• How good are you are working with others, even virtually? Do you find that you work better with input from others, or do you only ace it when you’re the only one on a project?
  • Is there a company that you already work with in some capacity that you admire or wish you could work with? What’s stopping you from pursuing it?
  • Do you want to expand your own professional skillset?
  • Is there a company out there that could help you find new ways to use your talents?

Creating a job that works for me… and the team.

Creating a job that works for me… and the team

While I have many (many!) talents, when working in a teamlancing situation, I had to learn to fine-tune the skills that would best serve the team and our clients. Ah, there it is. One of the more interesting aspects of teamlancing is understanding that it works almost as a talent puzzle and best when all the pieces fit together as seamlessly as possible.

If you’ve ever worked as a professional writer — especially a freelance writer — you’re already used to the frequently ego-crushing daily grind of pitching, submitting, and on occasion, editing by committee. You also have probably learned to separate the writing you’re most passionate about from the words that pay the bills. If you’re truly fortunate, you can sometimes combine the two.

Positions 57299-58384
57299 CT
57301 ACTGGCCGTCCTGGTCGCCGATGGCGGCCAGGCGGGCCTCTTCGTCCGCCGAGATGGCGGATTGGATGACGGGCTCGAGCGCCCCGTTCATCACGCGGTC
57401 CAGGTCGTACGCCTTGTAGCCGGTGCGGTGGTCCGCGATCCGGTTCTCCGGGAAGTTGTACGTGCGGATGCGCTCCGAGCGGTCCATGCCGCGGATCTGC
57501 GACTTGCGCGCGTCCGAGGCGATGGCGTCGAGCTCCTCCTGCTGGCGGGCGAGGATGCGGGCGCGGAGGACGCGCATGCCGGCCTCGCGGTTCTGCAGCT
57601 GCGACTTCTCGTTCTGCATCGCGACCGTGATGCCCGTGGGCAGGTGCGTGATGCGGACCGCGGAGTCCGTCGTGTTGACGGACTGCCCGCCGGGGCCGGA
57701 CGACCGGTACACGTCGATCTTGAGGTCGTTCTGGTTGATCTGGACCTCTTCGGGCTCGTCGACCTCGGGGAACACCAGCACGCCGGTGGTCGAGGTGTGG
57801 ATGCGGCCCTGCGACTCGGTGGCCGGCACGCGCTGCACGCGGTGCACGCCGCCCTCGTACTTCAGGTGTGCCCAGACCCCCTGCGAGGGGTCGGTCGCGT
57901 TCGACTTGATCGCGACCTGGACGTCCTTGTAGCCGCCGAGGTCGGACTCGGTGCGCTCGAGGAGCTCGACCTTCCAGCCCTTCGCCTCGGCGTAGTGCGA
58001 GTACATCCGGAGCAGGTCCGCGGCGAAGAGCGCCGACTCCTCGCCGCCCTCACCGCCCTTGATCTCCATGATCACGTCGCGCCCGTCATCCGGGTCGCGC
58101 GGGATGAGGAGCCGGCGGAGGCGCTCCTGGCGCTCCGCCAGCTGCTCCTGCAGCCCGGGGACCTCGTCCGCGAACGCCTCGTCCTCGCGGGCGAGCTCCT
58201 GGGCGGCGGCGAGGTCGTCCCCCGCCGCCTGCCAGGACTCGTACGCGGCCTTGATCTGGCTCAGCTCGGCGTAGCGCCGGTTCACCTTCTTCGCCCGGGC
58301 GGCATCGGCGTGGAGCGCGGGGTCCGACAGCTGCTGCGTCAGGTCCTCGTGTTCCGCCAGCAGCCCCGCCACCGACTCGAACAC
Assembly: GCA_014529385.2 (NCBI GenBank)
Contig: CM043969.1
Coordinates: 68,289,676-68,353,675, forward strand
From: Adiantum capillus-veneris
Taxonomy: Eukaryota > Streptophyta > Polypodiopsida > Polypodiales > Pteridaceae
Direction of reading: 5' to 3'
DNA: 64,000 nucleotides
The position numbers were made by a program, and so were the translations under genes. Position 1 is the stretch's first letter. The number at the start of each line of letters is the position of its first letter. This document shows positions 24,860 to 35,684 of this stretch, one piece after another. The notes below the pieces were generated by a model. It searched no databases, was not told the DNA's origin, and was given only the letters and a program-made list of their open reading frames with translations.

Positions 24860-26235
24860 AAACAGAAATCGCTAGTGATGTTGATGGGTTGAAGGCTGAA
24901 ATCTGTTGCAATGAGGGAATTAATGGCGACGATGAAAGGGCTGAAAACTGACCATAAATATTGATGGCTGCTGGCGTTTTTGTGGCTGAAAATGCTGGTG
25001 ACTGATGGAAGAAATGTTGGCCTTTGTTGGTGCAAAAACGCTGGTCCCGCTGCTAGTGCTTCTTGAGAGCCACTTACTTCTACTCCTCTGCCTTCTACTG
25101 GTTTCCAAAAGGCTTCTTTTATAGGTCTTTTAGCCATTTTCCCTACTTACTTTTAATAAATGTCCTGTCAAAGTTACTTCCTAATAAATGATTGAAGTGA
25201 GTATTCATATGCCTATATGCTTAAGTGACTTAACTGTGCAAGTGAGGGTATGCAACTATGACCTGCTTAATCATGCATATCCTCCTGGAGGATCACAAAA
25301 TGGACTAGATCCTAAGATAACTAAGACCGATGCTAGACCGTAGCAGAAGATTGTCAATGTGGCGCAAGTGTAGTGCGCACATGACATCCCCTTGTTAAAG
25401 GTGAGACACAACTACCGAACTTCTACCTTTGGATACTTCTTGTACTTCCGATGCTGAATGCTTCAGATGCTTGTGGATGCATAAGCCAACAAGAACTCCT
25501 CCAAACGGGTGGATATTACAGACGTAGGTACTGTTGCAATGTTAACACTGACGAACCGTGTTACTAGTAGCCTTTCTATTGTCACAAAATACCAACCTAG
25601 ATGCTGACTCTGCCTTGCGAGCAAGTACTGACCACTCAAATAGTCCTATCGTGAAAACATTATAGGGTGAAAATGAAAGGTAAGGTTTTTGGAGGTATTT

When you’re a teamlancer, you have to fine-tune the way you work so that it serves not only your bottom line but also supports your colleagues’ work. It only works if you all understand that while no one is in a cubicle, you’re all answerable to each other.

When Rachel met teamlancing

In this series, I’ll be writing about some of the challenges I faced during the first few months of teamlancing. I’ll be sharing details on what it feels like to be the new kid on the block when you’ve stopped having to prove yourself long ago. Upcoming articles will cover tackling your workflow when, on the one hand, you’re part of a team and the rest of the time you’re chasing deadlines.